The firm's growing database features a number of current NBA stars -- and some teams even ask their retired players working in the front office to take the test to see how their brains work. What that means is that clients can see how prospects' traits like dominance or self-assurance are or are not similar to Derrick Rose, Monta Ellis or any other player in the database.

Testing me

The people at Sports Aptitude were nice enough to let me take the test.

The company's test itself is not public, but if you've ever done a Myers-Briggs personality test (here's a vastly simplified free version) you have gone through something that feels very similar. It takes about 30 minutes, and it happens on a secure part of the Sports Aptitude website. Mostly I remember lots of questions about how aggressively or passively I'd handle different things.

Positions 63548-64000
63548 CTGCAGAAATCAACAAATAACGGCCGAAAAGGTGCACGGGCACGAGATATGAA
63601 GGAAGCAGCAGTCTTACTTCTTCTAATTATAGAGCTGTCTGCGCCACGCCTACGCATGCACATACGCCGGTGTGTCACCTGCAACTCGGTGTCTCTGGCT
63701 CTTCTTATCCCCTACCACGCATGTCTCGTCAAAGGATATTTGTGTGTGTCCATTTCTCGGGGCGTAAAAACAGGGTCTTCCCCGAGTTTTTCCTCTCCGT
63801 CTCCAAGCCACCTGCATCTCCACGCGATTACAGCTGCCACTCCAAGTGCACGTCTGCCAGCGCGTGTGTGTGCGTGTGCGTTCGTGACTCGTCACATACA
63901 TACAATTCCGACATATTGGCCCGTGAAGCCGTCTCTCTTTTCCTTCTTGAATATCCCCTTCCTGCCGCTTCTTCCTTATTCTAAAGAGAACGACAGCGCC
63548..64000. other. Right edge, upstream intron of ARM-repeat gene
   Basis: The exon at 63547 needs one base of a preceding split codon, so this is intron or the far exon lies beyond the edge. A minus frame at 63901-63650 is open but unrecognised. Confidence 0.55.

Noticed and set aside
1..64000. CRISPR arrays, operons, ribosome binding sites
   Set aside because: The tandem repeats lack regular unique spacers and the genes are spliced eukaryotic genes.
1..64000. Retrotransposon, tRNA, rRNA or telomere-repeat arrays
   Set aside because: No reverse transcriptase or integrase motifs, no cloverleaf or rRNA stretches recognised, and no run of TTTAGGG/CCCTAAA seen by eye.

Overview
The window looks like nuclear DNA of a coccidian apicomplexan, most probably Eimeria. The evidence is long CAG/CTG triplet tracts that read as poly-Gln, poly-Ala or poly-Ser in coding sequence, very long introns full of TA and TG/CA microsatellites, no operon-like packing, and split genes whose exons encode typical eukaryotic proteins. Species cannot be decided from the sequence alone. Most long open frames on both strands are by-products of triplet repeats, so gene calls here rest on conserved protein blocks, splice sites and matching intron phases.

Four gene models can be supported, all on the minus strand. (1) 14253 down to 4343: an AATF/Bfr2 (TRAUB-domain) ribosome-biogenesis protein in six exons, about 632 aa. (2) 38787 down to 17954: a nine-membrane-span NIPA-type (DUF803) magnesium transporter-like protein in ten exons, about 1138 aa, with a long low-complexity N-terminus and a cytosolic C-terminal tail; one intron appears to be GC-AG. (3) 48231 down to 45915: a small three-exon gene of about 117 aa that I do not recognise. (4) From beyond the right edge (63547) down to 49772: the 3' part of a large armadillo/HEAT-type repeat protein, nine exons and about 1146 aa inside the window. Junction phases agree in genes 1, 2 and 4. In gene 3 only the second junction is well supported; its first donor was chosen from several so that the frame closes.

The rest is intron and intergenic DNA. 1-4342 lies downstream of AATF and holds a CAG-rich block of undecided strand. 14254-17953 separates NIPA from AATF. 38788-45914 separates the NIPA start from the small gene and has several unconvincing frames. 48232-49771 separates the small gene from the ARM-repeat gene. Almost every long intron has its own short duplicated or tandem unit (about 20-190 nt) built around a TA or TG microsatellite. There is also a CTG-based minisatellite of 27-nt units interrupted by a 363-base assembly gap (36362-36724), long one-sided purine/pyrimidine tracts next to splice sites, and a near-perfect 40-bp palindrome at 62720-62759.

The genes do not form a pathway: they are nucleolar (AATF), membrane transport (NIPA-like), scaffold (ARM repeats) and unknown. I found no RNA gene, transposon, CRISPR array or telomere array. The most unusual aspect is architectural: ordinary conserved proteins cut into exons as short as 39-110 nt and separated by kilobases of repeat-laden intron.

The Sports Aptitude results are expressed all kinds of ways. The report has scores in oodles of categories. Self-assurance, self-confidence -- I rocked those. I'm also, I learned, resourceful, adaptive, emotionally stable, reliable, up front, influential, adventurous, risk-taking, socially bold, and calm under pressure.

However, I could use more than a little work on "takes responsibility," "action-oriented," "high need for achievement" and "self-disciplined."

The bulk of the report focuses on ten traits the firm has identified as Critical Core Dynamics:

  • Team identity

  • Mental toughness

  • Awareness

  • Dominance

  • Internal motivation

  • Leadership potential

  • Adaptability

  • Influence and presence

  • Accepts instruction

  • Resistance to burnout

In each category, the test subject gets a score between zero and ten.